In addition to working as a freestanding exercise pen, you can also leave the one connector unattached creating an extra-long wire gate or fence.

Indoors, this can be used to block wider entry ways, restrict access to a specific part of a room or prevent your dog from accessing important higher-risk items, like the family Christmas tree.

You can also attach 2 or more pens together to create a larger pen or fence, if needed.

You can also attach the ends of the ‘fence’ to your dog’s crate or another surface to use it as an extended pen area.

When not in use, the pens fold down flat, making it easy to bring them along for family vacations or visiting friends/family.

Related: ‘How Early Should You Start Leash Training A Puppy?

We have 2 pens currently that we bring along when we are camping with our pups.

Attaching the two together, we then attach each end of the ‘fence’ that they create to one side of the doorway into our dining shelter.

This extends our dining shelter space significantly, while still offering a covered area that they can retreat to for shade or protection from the elements.

It also means that we can avoid fighting with tie ups while camping in parks with leash laws in place, as they are all safely contained in the pen.

For those with larger dogs, or puppies that are larger breeds and will be growing beyond the height of many dog pen options, there are a variety of different heights available.

A good friend of mine also uses these as a camping solution with her Irish Wolfhound!

Wooden-Framed Gate/Playpen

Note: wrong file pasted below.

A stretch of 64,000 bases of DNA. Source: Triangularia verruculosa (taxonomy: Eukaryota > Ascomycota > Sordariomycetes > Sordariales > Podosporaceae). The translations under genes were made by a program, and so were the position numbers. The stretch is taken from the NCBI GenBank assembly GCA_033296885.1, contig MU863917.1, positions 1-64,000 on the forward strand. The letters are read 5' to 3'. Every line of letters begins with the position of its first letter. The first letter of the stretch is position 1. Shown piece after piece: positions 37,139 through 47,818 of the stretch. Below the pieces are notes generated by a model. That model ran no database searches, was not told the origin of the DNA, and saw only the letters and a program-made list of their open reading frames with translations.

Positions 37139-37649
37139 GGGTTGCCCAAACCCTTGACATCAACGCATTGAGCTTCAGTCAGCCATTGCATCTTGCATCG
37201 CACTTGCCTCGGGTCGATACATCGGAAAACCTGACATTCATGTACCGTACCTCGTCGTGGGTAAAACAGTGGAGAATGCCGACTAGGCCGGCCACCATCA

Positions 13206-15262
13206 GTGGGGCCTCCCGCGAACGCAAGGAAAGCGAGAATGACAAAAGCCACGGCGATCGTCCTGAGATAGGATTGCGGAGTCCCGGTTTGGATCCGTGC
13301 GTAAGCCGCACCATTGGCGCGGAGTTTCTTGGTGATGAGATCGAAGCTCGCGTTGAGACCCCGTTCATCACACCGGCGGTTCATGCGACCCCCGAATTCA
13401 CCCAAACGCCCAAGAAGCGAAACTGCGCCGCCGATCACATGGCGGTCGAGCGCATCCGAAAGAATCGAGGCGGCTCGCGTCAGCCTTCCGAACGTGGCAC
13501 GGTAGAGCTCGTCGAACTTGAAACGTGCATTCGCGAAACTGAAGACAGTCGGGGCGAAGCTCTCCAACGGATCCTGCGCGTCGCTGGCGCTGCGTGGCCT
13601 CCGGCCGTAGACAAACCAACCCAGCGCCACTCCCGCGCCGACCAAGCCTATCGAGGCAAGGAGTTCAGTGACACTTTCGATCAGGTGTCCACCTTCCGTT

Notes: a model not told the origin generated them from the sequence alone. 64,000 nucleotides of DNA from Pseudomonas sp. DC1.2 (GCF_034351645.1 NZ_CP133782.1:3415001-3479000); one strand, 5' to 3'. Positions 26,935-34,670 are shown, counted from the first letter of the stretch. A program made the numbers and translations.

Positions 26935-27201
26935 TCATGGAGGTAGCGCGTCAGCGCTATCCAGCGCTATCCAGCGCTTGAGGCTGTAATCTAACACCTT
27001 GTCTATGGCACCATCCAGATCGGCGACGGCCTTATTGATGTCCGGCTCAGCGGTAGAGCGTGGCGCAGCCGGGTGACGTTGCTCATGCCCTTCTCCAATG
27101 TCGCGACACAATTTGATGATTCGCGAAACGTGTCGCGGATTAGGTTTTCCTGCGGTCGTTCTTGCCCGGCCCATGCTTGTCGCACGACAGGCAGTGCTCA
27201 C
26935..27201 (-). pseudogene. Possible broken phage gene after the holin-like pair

For those that want the convenience of a plastic or wired pen with the aesthetic of a higher-end wooden fence, this combination wood and wire pen is a great solution.

The simple, white wooden frame is a great match for any décor while the wire fencing provides air flow and visibility.

Slightly smaller than the wire pen, there are only 6 panels included with this set.

However, extension kits can be purchased to add length when needed.

Whatever you decide, know that there is no ‘right’ or ‘wrong’ answer if your dog’s needs are being met.

This includes protecting them from danger, providing them with exercise and mental stimulation and, of course, meeting their need for love and social interaction.

At the end of the day, it’s all about finding the perfect solution for you and your dog!

Golden lab puppy sitting behind a safety gate indoors. Text announces you can safely contain your new dog indoors with these pens and safety gates

Dog owners, what solutions do you rely on to safely contain your dog indoors? Feel free to share your set-up with the community in the comment section!

About Author

Britt is a digital/social media marketer and the owner of The Social Alternative. When she’s not working, she enjoys spending her time with her ‘pack’ which includes her husband John, their 2 dogs Daviana and Indiana and their 2 cats Pippen and Jinx. A proud pet mom, she shares all her pet-related tips, tricks and funny pet antics on Shed Happens.

50 Comments

  • Stephanie Renee
    August 24, 2021 at 10:57 am